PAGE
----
It’s not this “Credit Suisse stock sale” that has caused panic in the financial sector. This is due to the repayment of AT1 bonds, the so-called CoCo’s (contingent convertible bonds) issued by Credit Suisse to the value of USD 17 billion, thereby bypassing the usual ranking of creditors. The reason was the stabilization of the bank’s financial position. In practice, this means that bondholders will be left with nothing. As noted above, unlike bondholders, shareholders were not “wiped out” in the sale of Credit Suisse to UBS. According to some investors, the above action is a clear “violation of the hierarchy of claims”. As a result, the market price of AT1 bonds saw a drastic decline. The financial sector realized that if another bank failed, history could repeat itself and AT1 bondholders would once again be left with nothing. Which European banks are potentially most exposed?

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Source: Bloomberg

UBS Group is more dependent for its capital on the type of subprime bonds that were repaid during its acquisition of Credit Suisse Group AG than any other major lender in Europe. The other Tier 1, or AT1, bonds are equivalent to about 28% of the Swiss lender’s high-quality regulatory capital, according to Bloomberg calculations. That’s only slightly more than Barclays Plc, while the average exposure among Europe’s 16 biggest banks is around 16%. The key issue is again the preservation of liquidity. This “bond time bomb” is relatively harmless unless another bank fails.

Shares of Credit Suisse (green line) and UBS (blue line)

Who’s next?

According to Reuters, at least two major European banks are analyzing risk scenarios in the banking sector and are expecting a more substantial statement from the Federal Reserve and the ECB on possible support. Both banks have been conducting their own internal consultations on how quickly the European Central Bank should take measures to ensure the stability of the banking sector, in particular its capital and liquidity position. Directors of the banks concerned said the banks and the sector are well capitalized and liquidity is high. Liquidity is again the key word.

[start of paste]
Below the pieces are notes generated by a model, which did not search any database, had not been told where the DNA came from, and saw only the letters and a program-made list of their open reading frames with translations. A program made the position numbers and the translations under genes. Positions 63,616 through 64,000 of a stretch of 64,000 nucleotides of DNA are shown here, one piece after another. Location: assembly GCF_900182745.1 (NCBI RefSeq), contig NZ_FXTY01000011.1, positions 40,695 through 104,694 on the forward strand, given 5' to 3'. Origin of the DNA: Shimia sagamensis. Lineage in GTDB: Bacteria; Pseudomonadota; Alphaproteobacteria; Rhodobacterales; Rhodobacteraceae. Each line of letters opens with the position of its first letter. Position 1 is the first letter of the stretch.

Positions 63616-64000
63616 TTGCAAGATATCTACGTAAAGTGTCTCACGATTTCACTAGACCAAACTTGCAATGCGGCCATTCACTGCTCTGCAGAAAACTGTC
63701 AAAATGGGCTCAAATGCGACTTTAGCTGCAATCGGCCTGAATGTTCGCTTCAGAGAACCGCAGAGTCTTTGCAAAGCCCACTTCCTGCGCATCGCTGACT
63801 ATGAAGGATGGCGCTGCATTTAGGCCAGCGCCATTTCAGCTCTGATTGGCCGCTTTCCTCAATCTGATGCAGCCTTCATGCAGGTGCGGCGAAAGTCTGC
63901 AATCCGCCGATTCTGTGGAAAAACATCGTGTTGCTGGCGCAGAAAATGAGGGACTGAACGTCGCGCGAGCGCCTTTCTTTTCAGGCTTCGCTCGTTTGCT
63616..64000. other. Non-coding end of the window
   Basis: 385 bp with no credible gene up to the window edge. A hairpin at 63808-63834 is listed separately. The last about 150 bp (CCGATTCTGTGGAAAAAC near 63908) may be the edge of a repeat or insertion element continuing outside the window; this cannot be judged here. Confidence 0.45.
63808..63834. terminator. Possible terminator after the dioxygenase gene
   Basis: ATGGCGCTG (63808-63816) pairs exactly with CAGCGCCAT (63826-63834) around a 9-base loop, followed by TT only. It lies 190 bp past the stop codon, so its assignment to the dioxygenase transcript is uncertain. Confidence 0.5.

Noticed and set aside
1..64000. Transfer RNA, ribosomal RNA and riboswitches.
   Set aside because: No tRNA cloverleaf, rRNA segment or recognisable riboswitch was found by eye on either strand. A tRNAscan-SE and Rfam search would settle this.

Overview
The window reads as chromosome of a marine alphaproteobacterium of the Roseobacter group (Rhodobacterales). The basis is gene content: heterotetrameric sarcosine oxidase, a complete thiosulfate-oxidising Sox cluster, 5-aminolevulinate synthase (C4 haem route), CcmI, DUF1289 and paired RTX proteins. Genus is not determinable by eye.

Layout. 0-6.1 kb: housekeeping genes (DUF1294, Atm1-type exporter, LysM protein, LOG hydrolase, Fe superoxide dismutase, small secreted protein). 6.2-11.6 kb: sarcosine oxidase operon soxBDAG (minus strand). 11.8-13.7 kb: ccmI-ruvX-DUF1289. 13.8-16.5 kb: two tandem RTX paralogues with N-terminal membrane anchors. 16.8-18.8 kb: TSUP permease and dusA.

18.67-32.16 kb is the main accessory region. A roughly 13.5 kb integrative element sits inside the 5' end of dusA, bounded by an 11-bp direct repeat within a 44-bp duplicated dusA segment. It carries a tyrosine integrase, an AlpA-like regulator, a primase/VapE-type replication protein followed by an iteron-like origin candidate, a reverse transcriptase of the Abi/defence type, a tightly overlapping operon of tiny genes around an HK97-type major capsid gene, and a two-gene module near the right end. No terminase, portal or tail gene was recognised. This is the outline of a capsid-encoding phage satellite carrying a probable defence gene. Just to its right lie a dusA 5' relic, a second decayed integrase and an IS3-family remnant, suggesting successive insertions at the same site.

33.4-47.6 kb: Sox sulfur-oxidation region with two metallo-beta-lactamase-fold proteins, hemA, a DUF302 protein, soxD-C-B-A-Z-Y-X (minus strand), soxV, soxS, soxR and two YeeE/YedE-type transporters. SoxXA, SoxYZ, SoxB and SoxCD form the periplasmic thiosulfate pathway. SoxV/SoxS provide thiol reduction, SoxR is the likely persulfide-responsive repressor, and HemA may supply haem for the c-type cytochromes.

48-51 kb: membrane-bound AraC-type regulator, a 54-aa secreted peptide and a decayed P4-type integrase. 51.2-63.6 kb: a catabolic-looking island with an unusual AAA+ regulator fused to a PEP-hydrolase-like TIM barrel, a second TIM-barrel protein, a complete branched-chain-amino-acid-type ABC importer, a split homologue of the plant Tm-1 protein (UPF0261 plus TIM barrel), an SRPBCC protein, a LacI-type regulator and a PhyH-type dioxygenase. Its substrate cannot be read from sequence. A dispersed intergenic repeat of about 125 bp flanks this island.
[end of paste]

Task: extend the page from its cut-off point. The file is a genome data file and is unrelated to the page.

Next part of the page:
Can banks count on government help?

US Treasury Secretary Janet Yellen has announced that the government is ready to provide additional deposit guarantees if the banking crisis continues to develop. She further clarified that: “The action we took was not aimed at helping specific banks or classes of banks. Our intervention was necessary to protect the entire US banking system. Similar actions might be warranted if banks were affected by the outflow of deposits that pose a risk spreading [krize].” In short, the US Treasury and the Fed will do everything to prevent a repeat of the 2008 situation.

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Relax, it’s just panic

The panic in the financial markets that we witnessed seems to have been out of proportion to the scale of the problem. The reason for SVB’s failure was the poor diversification of the bank’s clients and its reliance on unstable deposits from more or less successfully managed start-ups. Credit Suisse’s problems had been piling up for many years, and its takeover by UBS was not a matter of sudden failure of the entity.

In the case of Credit Suisse, the panic in Europe was triggered by the AT1 bond default, which bypassed the creditor hierarchy, and the realization that creditors may be left with nothing at all. The two cases were unrelated, the genesis of the problem was different, and liquidity was the key word in both cases.